The utilities sector’s vulnerability issues are not only growing in size but also in complexity according to UK Power Networks’ (UKPN) head of innovation, Ian Cameron, who told Utility Week’s Consumer Vulnerability and Debt Conference that electricity networks – alongside other utilities – are facing a multifaceted cost of living challenge this winter.
Across UKPN’s 8.4 million consumers spanning south east England, the East of England and London, in the region of 3.5 million are eligible to receive some form of support via the priority services register (PSR).
With 2.2 million already supported – including 25,000 receiving what UKPN classes as “in-depth support” – and the firm committed to reaching three million by the end of the next price control, Cameron describes the 800,000-person margin as an “opportunity gap” in need of filling.
“While it’s been an extreme journey to get to 2.2 million, it’s getting harder for us to register customers for support,” he told delegates.
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However Cameron explained that identifying, understanding and providing support for these customers, a new cohort of “disadvantaged” consumers currently excluded from participating in the smart, flexible, energy future, poses an unprecedented challenge.
Despite UKPN committing around £11 million pounds over the next six years to provide 100,000 customers either disadvantaged or excluded from the energy transition with “in depth support”, Cameron stressed that the firm won’t succeed by working unilaterally as a single distribution network.
“We are nowhere in providing support for this group,” he said. “But we will achieve those numbers if we are more inclusive, more collaborative, and more innovative.”
According to Cameron, understanding which life situations and social-economic drivers are potentially pushing customers towards disadvantage and exclusion, while also discerning which aspects of the energy system which may be excluding or disadvantaging customers, is paramount.
Once these factors – such as lack of opportunity, trust, education and access – have been determined, it becomes a matter of gauging how and where they overlap. “If you understand those various intersections it allows you to better target your programs and deliver support to the most impacted,” he said.
“We’ve come up with this ‘intersectionality’ term,” Cameron continued. “A theoretical framework that helps us understand how those different facets of a person’s identity and circumstances intersect to shape their lived experience, how they feel, and how they’ve been impacted.
“Through the lens of intersectionality, we can explore how marginalised identities – e.g. race, gender, sexuality – interact with personal factors – e.g. health-related or financial issues – to create more complex situations of vulnerability,” Cameron said.
Creating a utility affordability framework
Charlie Barnes, UKPN’s innovation project lead specialising in consumer vulnerability and innovation projects, added that they believe one of the best ways to understand these vulnerabilities and ultimately “human complexity” is to amass more data spanning finance, mental and physical health, education, circumstances and characteristics, and use it to identify those at risk.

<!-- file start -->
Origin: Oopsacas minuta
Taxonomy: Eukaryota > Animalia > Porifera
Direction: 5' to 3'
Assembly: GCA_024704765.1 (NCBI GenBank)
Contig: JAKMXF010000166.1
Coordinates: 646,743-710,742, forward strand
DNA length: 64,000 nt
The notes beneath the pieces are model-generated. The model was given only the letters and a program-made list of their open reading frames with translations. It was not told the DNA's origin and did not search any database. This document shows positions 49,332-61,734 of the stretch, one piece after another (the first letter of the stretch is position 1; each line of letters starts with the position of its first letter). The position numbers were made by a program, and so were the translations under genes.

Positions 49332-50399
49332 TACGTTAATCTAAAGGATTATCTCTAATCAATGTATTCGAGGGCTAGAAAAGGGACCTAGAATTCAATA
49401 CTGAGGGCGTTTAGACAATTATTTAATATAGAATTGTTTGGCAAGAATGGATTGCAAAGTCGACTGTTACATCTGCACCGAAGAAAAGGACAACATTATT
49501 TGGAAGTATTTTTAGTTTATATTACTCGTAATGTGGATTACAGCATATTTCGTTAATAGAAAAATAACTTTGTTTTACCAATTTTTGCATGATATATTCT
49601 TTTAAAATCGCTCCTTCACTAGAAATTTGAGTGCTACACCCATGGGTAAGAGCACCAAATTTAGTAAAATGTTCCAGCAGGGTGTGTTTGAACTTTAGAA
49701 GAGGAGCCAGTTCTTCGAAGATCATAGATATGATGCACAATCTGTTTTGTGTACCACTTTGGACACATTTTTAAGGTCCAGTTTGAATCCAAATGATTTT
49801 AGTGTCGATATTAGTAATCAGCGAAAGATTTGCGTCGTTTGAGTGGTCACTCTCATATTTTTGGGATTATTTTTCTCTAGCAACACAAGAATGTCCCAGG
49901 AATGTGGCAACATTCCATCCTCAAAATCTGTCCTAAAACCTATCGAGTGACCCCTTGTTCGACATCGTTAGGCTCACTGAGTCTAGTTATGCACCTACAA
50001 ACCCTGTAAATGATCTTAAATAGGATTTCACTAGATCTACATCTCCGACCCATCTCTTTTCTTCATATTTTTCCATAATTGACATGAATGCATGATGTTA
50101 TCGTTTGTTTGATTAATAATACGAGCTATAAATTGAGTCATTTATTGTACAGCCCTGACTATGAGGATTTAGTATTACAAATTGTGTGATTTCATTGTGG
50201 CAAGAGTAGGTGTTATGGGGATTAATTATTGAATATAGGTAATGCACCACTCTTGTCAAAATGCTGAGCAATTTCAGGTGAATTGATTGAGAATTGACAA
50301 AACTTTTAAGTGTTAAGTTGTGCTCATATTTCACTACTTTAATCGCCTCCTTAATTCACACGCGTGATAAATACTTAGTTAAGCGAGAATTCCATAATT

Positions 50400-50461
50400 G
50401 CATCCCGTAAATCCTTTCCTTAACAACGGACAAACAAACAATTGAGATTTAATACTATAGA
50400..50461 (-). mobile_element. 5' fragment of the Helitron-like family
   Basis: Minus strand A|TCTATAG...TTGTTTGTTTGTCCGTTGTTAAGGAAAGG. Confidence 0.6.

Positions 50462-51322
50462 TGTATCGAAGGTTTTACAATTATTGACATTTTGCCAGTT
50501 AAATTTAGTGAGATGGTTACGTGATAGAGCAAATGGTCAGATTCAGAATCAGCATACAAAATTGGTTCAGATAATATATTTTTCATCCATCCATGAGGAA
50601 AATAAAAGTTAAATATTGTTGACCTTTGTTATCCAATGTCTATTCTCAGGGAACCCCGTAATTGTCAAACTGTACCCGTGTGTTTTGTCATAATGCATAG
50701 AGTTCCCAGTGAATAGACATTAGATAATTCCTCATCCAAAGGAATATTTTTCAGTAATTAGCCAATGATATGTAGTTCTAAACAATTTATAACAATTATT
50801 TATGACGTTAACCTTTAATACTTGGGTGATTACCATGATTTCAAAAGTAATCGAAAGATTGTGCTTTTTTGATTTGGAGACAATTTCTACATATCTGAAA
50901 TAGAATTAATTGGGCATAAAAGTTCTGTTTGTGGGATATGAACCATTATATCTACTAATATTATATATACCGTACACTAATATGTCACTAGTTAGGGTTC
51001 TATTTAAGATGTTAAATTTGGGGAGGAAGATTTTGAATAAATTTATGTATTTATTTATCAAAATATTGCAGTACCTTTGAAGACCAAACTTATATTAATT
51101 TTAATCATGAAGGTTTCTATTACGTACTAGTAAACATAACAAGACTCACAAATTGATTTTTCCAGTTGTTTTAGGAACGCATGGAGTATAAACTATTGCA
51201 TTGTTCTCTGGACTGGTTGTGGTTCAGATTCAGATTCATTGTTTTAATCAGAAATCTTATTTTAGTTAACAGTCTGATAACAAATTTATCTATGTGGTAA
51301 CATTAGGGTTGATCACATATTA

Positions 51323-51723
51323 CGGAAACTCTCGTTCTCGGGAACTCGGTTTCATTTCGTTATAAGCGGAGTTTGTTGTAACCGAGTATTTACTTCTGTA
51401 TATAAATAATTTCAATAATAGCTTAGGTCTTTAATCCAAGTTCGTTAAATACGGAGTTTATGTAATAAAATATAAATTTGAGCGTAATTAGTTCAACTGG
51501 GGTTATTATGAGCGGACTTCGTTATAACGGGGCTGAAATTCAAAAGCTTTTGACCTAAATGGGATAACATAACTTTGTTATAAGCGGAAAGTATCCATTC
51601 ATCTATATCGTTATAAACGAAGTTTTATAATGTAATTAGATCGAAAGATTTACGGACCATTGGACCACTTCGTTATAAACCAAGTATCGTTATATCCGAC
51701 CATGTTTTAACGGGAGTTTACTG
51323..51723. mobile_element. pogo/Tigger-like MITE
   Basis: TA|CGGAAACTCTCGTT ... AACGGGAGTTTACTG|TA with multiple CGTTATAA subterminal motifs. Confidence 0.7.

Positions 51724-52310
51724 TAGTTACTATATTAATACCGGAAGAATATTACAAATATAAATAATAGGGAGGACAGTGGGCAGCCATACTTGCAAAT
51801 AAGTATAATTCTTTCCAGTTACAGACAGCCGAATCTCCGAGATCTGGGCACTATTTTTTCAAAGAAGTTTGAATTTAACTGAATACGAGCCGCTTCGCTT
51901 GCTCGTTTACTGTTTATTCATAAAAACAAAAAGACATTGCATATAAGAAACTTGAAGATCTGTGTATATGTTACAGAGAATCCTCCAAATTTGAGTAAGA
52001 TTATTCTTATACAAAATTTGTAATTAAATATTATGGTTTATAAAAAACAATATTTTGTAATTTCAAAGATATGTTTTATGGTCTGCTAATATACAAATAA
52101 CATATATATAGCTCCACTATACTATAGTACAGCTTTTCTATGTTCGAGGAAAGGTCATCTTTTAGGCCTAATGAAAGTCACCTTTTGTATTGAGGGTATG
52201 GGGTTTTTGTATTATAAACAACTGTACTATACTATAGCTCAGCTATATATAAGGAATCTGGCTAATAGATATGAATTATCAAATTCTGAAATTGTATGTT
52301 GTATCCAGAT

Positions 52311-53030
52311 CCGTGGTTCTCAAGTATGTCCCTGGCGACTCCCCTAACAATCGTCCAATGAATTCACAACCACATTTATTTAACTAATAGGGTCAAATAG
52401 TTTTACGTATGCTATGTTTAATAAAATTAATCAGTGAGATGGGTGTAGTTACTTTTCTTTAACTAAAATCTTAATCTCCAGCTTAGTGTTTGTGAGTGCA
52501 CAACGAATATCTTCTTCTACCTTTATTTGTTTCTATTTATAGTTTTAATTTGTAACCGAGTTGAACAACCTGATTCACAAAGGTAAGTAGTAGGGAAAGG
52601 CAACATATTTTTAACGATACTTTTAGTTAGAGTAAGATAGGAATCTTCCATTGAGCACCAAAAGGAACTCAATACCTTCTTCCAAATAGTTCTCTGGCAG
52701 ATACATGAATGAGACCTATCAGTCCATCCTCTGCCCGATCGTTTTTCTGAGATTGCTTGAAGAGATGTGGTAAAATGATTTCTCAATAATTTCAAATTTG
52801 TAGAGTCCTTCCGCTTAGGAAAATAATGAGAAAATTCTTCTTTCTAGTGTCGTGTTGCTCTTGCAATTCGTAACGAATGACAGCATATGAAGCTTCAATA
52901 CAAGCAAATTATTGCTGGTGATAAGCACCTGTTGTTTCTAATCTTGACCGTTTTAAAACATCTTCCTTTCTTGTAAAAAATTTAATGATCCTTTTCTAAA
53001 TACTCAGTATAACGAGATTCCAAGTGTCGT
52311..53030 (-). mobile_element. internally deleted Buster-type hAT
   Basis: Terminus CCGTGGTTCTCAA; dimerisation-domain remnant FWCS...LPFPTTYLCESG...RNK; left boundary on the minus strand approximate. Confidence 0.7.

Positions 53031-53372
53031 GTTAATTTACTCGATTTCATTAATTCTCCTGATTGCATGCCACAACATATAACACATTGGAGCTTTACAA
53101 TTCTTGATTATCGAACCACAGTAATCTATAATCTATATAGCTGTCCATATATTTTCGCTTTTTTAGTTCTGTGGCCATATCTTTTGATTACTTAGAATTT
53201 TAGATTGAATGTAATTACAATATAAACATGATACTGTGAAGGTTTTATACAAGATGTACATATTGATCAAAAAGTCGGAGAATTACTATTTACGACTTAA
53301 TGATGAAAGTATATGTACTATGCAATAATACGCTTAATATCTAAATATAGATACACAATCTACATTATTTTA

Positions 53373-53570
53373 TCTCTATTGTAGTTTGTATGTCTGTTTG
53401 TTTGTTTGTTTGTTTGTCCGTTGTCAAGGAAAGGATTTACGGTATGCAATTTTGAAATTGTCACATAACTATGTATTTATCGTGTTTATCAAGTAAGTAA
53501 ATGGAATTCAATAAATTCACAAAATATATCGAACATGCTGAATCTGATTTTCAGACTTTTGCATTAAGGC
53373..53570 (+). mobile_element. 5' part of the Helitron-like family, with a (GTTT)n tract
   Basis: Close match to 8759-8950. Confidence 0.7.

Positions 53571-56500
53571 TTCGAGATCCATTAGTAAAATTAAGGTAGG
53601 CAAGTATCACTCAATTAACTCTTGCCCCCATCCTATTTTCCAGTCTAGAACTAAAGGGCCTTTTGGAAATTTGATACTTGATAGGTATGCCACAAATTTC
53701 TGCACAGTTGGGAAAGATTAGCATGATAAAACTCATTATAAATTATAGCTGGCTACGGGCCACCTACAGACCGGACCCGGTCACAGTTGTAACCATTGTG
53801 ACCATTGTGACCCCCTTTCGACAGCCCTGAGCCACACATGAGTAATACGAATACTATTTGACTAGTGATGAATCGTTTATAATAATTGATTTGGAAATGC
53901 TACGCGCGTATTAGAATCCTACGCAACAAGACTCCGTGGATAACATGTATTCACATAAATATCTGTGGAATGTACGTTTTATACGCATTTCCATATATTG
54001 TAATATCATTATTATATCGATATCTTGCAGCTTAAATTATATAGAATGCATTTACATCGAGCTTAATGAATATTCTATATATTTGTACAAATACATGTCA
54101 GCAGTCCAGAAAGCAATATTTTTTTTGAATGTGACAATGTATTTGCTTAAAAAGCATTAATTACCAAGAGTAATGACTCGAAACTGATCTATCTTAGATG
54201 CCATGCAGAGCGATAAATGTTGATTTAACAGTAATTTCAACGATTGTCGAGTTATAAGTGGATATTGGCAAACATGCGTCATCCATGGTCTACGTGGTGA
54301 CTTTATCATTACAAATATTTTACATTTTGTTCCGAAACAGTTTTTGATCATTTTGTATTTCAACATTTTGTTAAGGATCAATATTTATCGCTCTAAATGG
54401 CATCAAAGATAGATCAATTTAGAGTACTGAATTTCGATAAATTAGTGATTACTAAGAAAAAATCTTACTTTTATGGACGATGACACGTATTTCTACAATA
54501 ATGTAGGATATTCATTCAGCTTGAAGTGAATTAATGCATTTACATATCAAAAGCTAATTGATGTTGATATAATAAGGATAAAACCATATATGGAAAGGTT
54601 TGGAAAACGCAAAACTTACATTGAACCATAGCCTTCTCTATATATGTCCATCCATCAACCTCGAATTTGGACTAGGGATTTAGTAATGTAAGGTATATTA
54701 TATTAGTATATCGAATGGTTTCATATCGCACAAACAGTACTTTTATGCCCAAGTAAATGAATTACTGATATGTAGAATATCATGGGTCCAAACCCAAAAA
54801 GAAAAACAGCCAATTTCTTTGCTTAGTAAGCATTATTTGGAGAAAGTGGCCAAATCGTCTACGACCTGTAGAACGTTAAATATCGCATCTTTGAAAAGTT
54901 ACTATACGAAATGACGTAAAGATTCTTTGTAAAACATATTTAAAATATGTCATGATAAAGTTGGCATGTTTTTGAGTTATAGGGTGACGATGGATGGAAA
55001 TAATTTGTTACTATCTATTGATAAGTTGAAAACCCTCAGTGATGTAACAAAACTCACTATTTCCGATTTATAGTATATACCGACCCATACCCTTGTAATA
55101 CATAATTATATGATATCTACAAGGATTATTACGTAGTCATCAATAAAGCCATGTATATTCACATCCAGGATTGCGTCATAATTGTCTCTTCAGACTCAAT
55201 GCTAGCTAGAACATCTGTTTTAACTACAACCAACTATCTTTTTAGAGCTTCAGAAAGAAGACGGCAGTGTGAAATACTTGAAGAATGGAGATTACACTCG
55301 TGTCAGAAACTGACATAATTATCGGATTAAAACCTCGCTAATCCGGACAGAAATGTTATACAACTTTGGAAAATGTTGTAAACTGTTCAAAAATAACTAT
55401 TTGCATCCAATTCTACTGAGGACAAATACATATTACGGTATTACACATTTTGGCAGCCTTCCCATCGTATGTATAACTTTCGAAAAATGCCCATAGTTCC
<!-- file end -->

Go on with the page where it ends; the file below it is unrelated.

This predominantly comes from the PSR and project partners in lieu of swathes of direct customer data, according to Barnes.
“UKPN has through a huge number of different projects and ways of working with different partners collected an awful lot of data,” they told Utility Week’s Consumer Vulnerability and Debt Conference. “The majority is from our Socially Green project – incorporating 44 vulnerability data sets – which is about understanding all these different points of data and combining them into indicators of different situations customers might have or those at risk of being left behind in net zero.”
“One of the ways to tackle this is with a framework that allows structure for collaboration – a focused, organized way of doing what we’re already doing, but in a more effective way.”
Establishing a central data point
Discussing a smart data trial running until spring 2023, Barnes explained that one of the first things UKPN initiated as part of a 12-strong pan-utility partnership including utilities and local authorities was to establish areas of potential working overlap. “Think of the power if you can have a local authority, a water company, a gas network, and the DNO all combined in one area strategically focusing on identifying those in need of support and providing that support holistically,” they said.
According to Barnes UKPN’s Utility Affordability Framework includes a central administrator to draw together different sources of data, insights and tools from collaborating organisations, and create a single picture of consumers that are struggling and where best to target them.
These insights are then used to steer tailored customer advice and help, energy and water efficiency support, heating upgrade support, and assistance in the transition to net zero across all project partners – activities which are funded and resourced by partner utilities and local authorities.
“It’s a lot more straightforward getting the data into that one central point,” Barnes continued. “We’re still understanding how best we can do collaborative support. The original proposal was to have a central funding pot, organizations would commit funding resources, and understand how we can allocate that.
“However, the challenge arises with different regulations, different ways that funding is applied for and distributed, and the different resources that all these different organizations have.”
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